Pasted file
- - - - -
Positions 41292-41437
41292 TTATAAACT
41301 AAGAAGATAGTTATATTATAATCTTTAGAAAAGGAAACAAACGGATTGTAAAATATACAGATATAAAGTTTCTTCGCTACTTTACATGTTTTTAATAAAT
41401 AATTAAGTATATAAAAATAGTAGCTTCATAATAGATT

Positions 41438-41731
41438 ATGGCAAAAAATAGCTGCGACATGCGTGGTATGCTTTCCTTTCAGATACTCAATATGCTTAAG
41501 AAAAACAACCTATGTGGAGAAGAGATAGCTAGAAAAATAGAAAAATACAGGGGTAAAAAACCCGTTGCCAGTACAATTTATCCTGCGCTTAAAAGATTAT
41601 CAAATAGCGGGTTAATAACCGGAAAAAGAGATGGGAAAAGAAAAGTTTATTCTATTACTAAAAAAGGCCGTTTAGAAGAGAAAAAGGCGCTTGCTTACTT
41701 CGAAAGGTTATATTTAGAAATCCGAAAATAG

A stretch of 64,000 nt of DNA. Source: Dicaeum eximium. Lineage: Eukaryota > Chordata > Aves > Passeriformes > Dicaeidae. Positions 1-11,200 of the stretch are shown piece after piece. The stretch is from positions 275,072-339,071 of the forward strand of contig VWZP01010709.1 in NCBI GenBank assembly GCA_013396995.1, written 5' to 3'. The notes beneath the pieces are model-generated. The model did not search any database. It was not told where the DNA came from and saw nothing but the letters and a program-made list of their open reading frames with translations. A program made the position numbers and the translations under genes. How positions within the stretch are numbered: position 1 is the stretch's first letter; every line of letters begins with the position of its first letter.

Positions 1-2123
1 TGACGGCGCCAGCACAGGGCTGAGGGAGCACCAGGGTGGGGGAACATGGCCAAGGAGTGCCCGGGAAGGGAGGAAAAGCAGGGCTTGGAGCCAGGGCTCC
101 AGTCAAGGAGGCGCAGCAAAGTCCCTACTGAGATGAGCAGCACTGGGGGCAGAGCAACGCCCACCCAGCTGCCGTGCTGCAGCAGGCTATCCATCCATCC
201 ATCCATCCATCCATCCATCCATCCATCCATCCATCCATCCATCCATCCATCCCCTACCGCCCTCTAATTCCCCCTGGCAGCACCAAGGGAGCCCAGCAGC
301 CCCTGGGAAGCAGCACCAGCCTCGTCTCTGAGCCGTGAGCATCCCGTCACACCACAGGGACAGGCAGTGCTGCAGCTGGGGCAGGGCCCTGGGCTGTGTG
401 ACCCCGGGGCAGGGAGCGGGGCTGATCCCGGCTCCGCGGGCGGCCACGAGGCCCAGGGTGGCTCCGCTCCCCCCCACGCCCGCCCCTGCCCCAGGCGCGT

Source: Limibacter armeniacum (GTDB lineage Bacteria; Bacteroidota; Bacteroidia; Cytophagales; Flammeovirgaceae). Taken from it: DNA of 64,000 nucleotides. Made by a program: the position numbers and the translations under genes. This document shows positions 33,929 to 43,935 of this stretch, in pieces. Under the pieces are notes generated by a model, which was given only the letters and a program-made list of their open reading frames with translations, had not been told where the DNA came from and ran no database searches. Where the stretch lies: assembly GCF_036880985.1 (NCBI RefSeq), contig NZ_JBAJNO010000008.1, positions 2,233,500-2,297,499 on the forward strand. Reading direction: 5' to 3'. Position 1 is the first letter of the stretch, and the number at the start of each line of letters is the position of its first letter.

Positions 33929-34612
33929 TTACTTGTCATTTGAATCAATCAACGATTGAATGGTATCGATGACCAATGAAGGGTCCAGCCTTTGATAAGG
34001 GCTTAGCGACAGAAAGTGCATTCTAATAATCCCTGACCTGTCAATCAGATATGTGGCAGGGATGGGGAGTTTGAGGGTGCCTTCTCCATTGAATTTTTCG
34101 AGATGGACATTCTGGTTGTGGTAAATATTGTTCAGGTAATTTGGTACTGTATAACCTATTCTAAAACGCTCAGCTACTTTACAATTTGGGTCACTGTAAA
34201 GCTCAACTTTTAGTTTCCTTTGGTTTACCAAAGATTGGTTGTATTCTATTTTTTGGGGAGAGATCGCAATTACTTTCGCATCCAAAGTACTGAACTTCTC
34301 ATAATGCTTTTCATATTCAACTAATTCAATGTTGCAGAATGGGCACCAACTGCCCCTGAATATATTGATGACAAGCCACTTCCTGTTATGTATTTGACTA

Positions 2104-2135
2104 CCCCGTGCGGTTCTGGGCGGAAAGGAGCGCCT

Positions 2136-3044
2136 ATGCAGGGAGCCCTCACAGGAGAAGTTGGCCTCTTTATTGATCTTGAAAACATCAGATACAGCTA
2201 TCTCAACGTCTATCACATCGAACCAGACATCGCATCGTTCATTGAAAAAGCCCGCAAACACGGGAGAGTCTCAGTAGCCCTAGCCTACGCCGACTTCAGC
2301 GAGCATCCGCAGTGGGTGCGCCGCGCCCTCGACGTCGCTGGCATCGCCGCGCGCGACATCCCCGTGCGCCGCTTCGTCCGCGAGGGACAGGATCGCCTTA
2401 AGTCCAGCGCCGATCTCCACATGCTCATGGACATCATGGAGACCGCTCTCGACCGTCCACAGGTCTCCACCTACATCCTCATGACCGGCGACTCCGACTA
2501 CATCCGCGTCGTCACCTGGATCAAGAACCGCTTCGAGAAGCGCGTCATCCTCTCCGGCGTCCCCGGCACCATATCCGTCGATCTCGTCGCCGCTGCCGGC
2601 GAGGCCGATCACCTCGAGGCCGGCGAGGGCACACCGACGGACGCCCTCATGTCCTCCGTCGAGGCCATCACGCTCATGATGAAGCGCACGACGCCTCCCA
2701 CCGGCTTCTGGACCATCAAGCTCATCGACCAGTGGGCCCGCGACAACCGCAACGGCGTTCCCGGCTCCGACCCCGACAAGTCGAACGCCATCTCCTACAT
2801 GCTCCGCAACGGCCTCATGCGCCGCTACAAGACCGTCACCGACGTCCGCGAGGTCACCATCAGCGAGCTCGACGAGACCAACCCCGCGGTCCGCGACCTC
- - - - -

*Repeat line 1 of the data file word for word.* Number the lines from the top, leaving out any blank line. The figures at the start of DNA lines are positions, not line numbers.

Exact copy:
Positions 41292-41437